Report Highlights Sex Education Flaws
Special Report - June 20, 2012
A recent report from the nation’s leading abstinence organization exposes the weaknesses of comprehensive sex education (CSE), which has increasingly replaced authentic abstinence education in public schools nationwide. The National Abstinence Education Association (NAEA) released part one of its Sexual Risk Avoidance (SRA) Education report on June 19. Entitled “Sexual Risk Avoidance Education: Considerations for Protecting Teen Health,” it “details the differences between two major sex education approaches being implemented in American schools and funded by the American taxpayer.”
Part one of the two-part report, “Challenging the Content, Research, and Funding of Comprehensive Sex Education’s Risk Reduction Approach” includes “an exhaustive expose' examining so-called ‘comprehensive’ sex education which focuses primarily on simply reducing the risk of teen sex while ignoring the established goals of public health models designed to achieve optimal health.” The report examines what it dubs “the dismal research” that advocates of CSE use to direct hundreds of millions of tax dollars to such programs that claim to be “evidence-based” and “scientific.” Additionally, the report showcases the “extremism” of the “explicit content” found in major CSE programs.
The report highlights the fact that American teenagers are bombarded with “a message that encourages sexual experimentation and downplays the risks associated with that behavior,” even in their sex education classes. It goes on to argue that, rather than addressing this messaging problem, CSE programs “often add to the problem by promoting curricula that normalize teen sex and encourage youth to discover ‘outercourse’ alternatives to intercourseand they mistakenly refer to such risky behaviors as ‘abstinence.’” Additionally, the report highlights six problems with CSE programs: 1) They are narrow in focus; 2) They emphasize risk reduction in teen sexual activity, rather than risk avoidance; 3) They are medically inaccurate; 4) They normalize teen sex; 5) They undermine the role of parents; and 6) They lack proven effectiveness in the classroom.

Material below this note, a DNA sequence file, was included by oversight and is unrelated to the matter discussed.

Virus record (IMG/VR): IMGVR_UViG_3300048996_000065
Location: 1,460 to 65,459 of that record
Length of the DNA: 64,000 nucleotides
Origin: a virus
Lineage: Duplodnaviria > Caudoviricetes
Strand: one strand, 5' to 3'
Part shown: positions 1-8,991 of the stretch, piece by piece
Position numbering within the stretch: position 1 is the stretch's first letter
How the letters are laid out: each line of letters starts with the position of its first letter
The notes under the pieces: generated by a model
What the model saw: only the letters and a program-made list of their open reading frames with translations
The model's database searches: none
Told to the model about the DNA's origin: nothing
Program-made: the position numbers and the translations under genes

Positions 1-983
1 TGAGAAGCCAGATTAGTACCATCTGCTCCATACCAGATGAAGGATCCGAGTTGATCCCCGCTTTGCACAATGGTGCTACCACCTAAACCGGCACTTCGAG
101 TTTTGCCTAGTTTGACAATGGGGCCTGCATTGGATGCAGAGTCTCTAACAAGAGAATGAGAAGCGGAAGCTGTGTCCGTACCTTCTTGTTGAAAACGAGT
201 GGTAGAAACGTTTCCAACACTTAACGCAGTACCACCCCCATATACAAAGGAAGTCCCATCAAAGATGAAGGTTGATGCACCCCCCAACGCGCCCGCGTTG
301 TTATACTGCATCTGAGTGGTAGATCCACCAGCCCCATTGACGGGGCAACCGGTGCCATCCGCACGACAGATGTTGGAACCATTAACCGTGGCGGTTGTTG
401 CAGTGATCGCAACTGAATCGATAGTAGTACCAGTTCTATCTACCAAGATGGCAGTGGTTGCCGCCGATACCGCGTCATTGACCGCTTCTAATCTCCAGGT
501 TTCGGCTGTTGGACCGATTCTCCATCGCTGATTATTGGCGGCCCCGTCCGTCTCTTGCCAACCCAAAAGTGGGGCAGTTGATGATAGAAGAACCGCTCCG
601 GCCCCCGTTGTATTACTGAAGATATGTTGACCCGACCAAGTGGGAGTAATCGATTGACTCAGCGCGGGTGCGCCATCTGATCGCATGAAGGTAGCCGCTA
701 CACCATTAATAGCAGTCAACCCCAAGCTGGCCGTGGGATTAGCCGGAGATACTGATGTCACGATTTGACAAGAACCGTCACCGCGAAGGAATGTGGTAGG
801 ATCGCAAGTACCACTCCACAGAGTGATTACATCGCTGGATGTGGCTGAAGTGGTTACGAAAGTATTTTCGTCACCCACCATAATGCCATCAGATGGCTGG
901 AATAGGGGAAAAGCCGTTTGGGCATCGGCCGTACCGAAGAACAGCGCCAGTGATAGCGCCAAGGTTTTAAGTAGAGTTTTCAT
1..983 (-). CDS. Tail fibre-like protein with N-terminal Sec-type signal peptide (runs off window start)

The report laments that despite poor outcomes from CSE programs that focus on “merely reducing the physical risks of teen sex, without prominently addressing the many other possible consequences of that activity,” CSE has been not only the mainstay of sex education for decades, but continues to receive “the lion’s share of all funding,” and constantly seeks more funding.
In conclusion, the report “calls for a fresh look at the sex education battleone that focuses the lens on optimal health for youth, rather than political scoreboards; one that requires an honest look at the content, the context, and the desired outcomes for America's teens, in tandem with the research; and one that refuses to use objective-sounding terminology as a cover for dubious agendas.”
“For too long the American public has been duped into believing that increasing contraception use among teens is the best we can do for their health and well-being,” stated Valerie Huber, executive director or NAEA in a press release. “This well documented report clearly demonstrates how sexual risk reduction is an inferior approach that censors the best health messages in favor of the 'sex when you are ready is fine; just be sure to use protection' message. Certainly it is time for a clear, unambiguous message that gives needed information without normalizing teen sex.”
According to NAEA, the second half of the report, “Why Sexual Risk Avoidance is the Best Educational Approach, Based on Theory, Research, and Effectiveness,” will be released next week. It “will cover the content and research supporting Sexual Risk Avoidance (SRA) abstinence programs and recommendations for policy and funding considerations.”
Chacteristics of Teen Fathers - June 14, 2012
CDC Analyzes Teen Mom Contraceptive Use - January 26, 2012
Sex Standards Promote Gender Confusion - January 12, 2012
Federal Abstinence Funds Restored - January 10, 2012
NC Abortions and Teen Pregnancies Drop - December 14, 2011
Teen Sex Linked to Divorce - June 23, 2011
Abortions Down In NC, Steady Nationwide - January 18, 2011
NC Teen Pregnancy Rates Hit New Low - October 19, 2010
NC Sex Education Requirements - August 16, 2010
NC Teen Pregnancy Rates Hit 3-year Low - February 4, 2010
Controversial Curriculum Changes - February 8, 2010
NC Abortion Profile Updated - November 3, 2009
The Healthy Youth Act: What It Means For Sex Education - FNC Oct/Nov 2009
New Sex Ed Law Implementation Underway - September 3, 2009
Adolescent Sexual Health Trends Detailed - August 6, 2009
North Carolina Teen Birth Rate Increases - August 7, 2008
Ten Reasons To Keep Abstinence Education in NC - FNC - July 2009
Undermining Abstinence - FNC - January 2009
Parents Matter In Teen Decisions About Sex - October 17, 2008
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